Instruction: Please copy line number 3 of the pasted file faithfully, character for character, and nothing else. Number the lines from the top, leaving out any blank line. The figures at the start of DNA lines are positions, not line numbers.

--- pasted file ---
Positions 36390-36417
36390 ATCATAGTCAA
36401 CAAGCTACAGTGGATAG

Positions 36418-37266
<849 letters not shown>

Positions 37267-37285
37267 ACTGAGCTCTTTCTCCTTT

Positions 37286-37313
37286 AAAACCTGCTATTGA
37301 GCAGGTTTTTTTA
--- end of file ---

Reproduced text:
36401 CAAGCTACAGTGGATAG